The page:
Freelancing

Weekend Reading #2

Every Friday I aim to share a few of the more interesting things I've been exposed to over the past few days so you can load up your reader of choice and enjoy some top notch writing over a Saturday or Sunday morning coffee. Here's what caught my eye this week:

Frictionless

Aaron Mahnke (co-host of the Home Work podcast and Wet Frog Studios) launched a resource for freelancers earlier this week called Frictionless. Aaron has been doing the freelance thing for a long time and has a lot of experience to share through his guides and blog posts. I highly recommend you give it a look-see if freelancing is your jam.

100 Time, Energy, and Attention Hacks to be More Productive - A Year of Productivity

I have a love-hate relationship with lists like this. On the one hand I think they oversimplify the complex issues at hand when we talk about "productivity." On the other hand they provide so many good ideas for potential self-experiments. This is a pretty huge and exhaustive list so I'll let you judge if any of these might be useful for your life.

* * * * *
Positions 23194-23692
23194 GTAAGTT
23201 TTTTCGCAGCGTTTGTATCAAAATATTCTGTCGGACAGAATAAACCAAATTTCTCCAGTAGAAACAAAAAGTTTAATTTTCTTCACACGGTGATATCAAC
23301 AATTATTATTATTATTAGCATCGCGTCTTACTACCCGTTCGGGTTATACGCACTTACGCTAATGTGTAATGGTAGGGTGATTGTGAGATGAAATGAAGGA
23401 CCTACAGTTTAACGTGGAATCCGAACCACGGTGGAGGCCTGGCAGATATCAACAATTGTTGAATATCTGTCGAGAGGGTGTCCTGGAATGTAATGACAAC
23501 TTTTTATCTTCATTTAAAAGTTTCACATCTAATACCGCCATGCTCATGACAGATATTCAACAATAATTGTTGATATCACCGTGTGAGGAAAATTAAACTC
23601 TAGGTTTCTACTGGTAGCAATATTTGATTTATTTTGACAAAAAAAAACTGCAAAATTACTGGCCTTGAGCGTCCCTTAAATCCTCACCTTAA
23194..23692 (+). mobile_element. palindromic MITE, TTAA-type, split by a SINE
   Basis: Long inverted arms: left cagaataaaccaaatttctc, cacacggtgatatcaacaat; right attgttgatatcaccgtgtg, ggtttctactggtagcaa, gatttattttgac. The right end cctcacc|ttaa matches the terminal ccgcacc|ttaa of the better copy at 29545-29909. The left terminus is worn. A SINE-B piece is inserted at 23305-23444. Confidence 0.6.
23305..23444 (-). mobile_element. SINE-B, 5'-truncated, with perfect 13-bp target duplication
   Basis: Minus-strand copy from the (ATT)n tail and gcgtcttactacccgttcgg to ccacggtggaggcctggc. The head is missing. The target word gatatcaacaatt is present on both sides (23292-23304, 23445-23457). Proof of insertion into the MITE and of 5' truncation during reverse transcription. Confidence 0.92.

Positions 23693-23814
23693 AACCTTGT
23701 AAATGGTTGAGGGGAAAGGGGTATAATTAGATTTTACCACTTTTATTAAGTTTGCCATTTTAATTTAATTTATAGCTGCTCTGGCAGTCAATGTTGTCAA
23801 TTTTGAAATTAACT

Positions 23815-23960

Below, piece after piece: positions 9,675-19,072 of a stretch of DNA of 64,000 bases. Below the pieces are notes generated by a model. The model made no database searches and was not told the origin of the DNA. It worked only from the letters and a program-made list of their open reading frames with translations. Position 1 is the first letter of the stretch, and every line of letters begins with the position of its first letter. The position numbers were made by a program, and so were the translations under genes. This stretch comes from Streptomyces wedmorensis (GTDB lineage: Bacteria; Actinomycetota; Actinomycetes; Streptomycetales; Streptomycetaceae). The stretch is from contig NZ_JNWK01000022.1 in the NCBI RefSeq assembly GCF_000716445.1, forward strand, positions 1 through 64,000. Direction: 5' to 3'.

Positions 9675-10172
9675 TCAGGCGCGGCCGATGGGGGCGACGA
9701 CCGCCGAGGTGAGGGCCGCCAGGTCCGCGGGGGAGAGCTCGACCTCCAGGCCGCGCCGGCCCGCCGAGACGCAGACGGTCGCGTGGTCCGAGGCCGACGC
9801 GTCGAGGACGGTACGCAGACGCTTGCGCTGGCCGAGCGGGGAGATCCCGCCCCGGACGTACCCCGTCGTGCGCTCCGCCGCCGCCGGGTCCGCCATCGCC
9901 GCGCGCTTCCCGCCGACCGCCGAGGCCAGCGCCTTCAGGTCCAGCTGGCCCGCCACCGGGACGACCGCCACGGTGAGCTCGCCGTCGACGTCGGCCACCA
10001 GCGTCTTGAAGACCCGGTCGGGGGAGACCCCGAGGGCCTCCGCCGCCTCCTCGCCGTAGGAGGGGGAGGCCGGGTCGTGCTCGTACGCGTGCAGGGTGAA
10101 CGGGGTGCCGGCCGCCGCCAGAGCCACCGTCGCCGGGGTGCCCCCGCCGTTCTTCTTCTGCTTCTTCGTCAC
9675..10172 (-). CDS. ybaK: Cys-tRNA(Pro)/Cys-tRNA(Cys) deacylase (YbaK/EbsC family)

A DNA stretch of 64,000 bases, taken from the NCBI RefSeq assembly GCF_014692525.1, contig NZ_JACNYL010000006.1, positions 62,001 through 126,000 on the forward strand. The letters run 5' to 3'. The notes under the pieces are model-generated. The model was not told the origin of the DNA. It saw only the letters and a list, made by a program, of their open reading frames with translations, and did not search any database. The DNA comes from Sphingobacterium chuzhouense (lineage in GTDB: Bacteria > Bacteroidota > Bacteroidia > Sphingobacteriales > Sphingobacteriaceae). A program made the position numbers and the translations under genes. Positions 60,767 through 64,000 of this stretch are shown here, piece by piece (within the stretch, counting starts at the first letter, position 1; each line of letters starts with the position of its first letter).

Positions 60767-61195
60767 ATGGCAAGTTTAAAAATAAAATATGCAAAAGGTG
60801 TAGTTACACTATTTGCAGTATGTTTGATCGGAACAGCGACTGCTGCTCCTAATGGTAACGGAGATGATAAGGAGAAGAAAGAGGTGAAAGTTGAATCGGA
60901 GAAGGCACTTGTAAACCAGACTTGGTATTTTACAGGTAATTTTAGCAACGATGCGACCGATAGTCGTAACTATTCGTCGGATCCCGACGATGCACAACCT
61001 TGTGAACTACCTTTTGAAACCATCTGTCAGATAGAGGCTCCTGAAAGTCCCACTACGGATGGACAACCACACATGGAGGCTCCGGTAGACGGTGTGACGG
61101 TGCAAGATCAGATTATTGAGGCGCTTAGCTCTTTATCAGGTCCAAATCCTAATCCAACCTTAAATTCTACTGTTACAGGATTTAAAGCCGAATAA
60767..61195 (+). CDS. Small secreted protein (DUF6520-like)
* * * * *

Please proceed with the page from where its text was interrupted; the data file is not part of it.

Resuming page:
Employee Satisfaction Doesn't Matter - Jim Clifton, CEO at Gallup

At first I saw this headline and was like, "What..." and then I read the article and was like, "Duh." Seriously though, this is a good read if you run any kind of organization or oversee other human beings in a work capacity.

Fortune 1000 executives often come up to me and say, “Our company culture is robust -- our employees have an 85% satisfaction rate.” Good for you. You have ruined your workplace. Ask any employee, “What will satisfy you?” and the answer is easy: free lunches, more vacation time, latte machines --- and don’t forget a ping pong table.

Clifton is laying it down hard in this piece. High five to him. High performers want opportunities to grow and be challenged -- not "be satisfied."

Don't Fight Distraction, Make It Irrelevant - Cal Newport

I'm probably the biggest Cal Newport fanboy on the internet and it's because he has such a way with telling it how it is.

Distraction...is not the cause of problems in your work life, it’s a side effect. The real issue comes down to a question more important than whether or not you use Facebook too much: Are you striving to do something useful and do it so well that you cannot be ignored?

I never think about distraction when I'm doing something I really care about and can get fully engaged with -- it's only when I've lost site of why I'm doing something does distraction suddenly become a big deal. Thank you, Cal, for the great reminder.


As always, please don't hesitate to contact me via Twitter or email. Signing up for The Workologist Newsletter is a good way to stay in the loop if articles like these strike your fancy. You can sign up by scrolling down and filling out the form or clicking here.

Photo by Ella Phillips